Pupils told to wear warm clothes as school limits its heating use in light of soaring gas prices

Infant school in Bristol reportedly warned parents that it faces bills of more than £30,000 if it won’t take energy saving steps

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A school in Bristol has reportedly asked pupils to wear warm clothes as it plans to limit the hours it switches on the heating to avoid rising energy bills.

According to the BBC, Summerhill Infant School in St George, Bristol told parents it faces bills of more than £30,000 if it will not make any change in its energy consumption patterns.

In an email sent to parents, the school reportedly said it will limit the time the heating is on during the day, turn down thermostats for hot water and turn off lights in the building while not in use.

A recent report by the Labour Party suggests schools across the UK could see their energy bills soar by up to £80 million in the coming months.

Three weeks ago, Northumberland County Council warns schools could face a 48% increase in gas bills and 26% in their payments for electricity.

The local authority, which is part of a regional purchasing partnership on key contracts, including energy, said: “Whilst we have been prudent in our procurement arrangements, we are not insulated from the spike in energy prices and this will lead to in-year cost pressures.”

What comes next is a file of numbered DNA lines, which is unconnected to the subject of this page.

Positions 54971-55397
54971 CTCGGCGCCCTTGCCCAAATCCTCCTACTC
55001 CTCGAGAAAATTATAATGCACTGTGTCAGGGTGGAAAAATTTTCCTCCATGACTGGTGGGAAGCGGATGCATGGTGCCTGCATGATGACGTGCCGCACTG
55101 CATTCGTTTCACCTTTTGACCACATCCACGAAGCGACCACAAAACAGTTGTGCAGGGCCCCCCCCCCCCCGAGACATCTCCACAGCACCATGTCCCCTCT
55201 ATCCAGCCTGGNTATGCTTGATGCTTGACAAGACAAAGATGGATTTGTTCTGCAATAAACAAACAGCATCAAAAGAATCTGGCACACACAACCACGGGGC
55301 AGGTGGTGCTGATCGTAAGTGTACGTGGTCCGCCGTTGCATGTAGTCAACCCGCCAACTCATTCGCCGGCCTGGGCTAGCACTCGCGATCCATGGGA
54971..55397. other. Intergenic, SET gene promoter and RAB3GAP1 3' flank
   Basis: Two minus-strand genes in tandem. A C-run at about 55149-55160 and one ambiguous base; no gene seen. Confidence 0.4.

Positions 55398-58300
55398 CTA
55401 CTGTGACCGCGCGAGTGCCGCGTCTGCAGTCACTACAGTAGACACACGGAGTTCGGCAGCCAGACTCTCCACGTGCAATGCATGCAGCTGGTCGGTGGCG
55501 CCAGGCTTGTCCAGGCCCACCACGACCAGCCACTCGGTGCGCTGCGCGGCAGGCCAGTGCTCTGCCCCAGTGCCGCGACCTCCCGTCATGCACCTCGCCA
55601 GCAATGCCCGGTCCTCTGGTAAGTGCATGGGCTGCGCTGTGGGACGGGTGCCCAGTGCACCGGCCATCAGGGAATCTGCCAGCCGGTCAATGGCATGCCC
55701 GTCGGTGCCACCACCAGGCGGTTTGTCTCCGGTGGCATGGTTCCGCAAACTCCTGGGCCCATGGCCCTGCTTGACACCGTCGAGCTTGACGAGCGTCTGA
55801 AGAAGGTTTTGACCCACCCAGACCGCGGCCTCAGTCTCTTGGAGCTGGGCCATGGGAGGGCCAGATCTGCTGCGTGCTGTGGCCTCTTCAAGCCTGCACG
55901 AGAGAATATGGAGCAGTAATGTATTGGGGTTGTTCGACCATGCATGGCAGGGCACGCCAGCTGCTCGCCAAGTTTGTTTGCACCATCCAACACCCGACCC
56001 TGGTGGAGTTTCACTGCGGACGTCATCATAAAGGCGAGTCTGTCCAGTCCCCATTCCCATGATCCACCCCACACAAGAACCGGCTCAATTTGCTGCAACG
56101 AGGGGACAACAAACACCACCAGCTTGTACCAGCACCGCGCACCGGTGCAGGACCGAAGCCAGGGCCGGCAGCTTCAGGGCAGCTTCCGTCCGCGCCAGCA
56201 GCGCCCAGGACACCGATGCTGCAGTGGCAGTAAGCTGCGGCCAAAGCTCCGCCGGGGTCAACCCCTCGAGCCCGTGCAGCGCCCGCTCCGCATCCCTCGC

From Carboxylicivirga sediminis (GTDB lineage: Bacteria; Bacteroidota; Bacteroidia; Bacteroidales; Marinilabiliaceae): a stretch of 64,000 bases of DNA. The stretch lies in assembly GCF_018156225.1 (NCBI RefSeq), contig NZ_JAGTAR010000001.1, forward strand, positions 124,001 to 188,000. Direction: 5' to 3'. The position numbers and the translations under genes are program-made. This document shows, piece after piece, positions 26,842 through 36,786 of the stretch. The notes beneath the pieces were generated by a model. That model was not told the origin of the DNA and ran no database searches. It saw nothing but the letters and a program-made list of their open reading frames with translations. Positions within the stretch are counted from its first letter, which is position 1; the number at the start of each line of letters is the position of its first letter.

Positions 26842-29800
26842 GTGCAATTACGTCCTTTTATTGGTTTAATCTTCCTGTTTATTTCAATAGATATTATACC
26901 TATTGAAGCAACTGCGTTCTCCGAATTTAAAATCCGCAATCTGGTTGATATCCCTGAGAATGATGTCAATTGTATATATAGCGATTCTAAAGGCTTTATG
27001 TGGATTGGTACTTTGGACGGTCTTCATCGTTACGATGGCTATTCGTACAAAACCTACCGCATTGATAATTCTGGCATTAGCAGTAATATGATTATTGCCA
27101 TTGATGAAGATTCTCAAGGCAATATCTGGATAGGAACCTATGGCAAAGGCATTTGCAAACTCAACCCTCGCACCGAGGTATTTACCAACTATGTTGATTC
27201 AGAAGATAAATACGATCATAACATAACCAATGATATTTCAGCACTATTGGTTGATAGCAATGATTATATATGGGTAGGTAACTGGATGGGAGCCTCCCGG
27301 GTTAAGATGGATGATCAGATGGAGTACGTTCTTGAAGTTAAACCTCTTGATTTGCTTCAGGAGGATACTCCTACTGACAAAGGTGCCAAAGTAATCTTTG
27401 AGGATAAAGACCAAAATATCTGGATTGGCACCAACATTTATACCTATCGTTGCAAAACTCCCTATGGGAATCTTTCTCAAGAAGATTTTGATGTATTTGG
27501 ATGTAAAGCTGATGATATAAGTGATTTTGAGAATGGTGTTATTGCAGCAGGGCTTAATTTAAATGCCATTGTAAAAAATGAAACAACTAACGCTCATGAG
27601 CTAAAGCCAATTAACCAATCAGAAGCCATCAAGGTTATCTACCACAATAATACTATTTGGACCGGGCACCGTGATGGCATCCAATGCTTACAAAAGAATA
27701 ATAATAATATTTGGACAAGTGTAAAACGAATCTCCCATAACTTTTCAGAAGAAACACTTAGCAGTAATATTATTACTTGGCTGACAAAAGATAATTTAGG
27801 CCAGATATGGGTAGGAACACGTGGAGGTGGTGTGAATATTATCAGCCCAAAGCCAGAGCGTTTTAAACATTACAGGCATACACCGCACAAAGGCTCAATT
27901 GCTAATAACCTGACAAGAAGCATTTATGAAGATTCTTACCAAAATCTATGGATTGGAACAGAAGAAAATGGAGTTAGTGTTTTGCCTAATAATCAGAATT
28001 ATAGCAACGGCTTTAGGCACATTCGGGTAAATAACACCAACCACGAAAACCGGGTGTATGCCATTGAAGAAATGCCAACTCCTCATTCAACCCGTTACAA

A spokesperson for Bristol City Council said: “UK energy prices have risen sharply which in turn is pushing up bills across the city. Homes, businesses, schools are all feeling this additional financial challenge and it’s forcing many to make difficult choices about how they meet these extra costs.

“To support schools, our energy services are working on trying to extend current energy contracts to limit the impact of this surge in prices for those settings that are part of our contract scheme.

“Whilst these additional costs are unavoidable and beyond our control, we will continue to work closely with school leaders to help them budget and manage their finances.

“We’re in close contact with schools about budget pressures, mostly as a result of the pandemic, to identify these new challenges and feed this information back to the Department of Education.”

A Department for Education spokesman told ELN: “Core funding for schools will rise by £4.7 billion by 2024-25 compared to previous plans, building on the largest cash boost for a decade provided at the Spending Review in 2019.

“We have started to provide carbon dioxide monitors to state-funded education settings to support staff in balancing good ventilation with keeping classrooms at comfortable temperature, and we are investing millions in long-term projects to build greener and more energy-efficient schools.”

ELN has contacted Summerhill Infant School and BEIS for a response.

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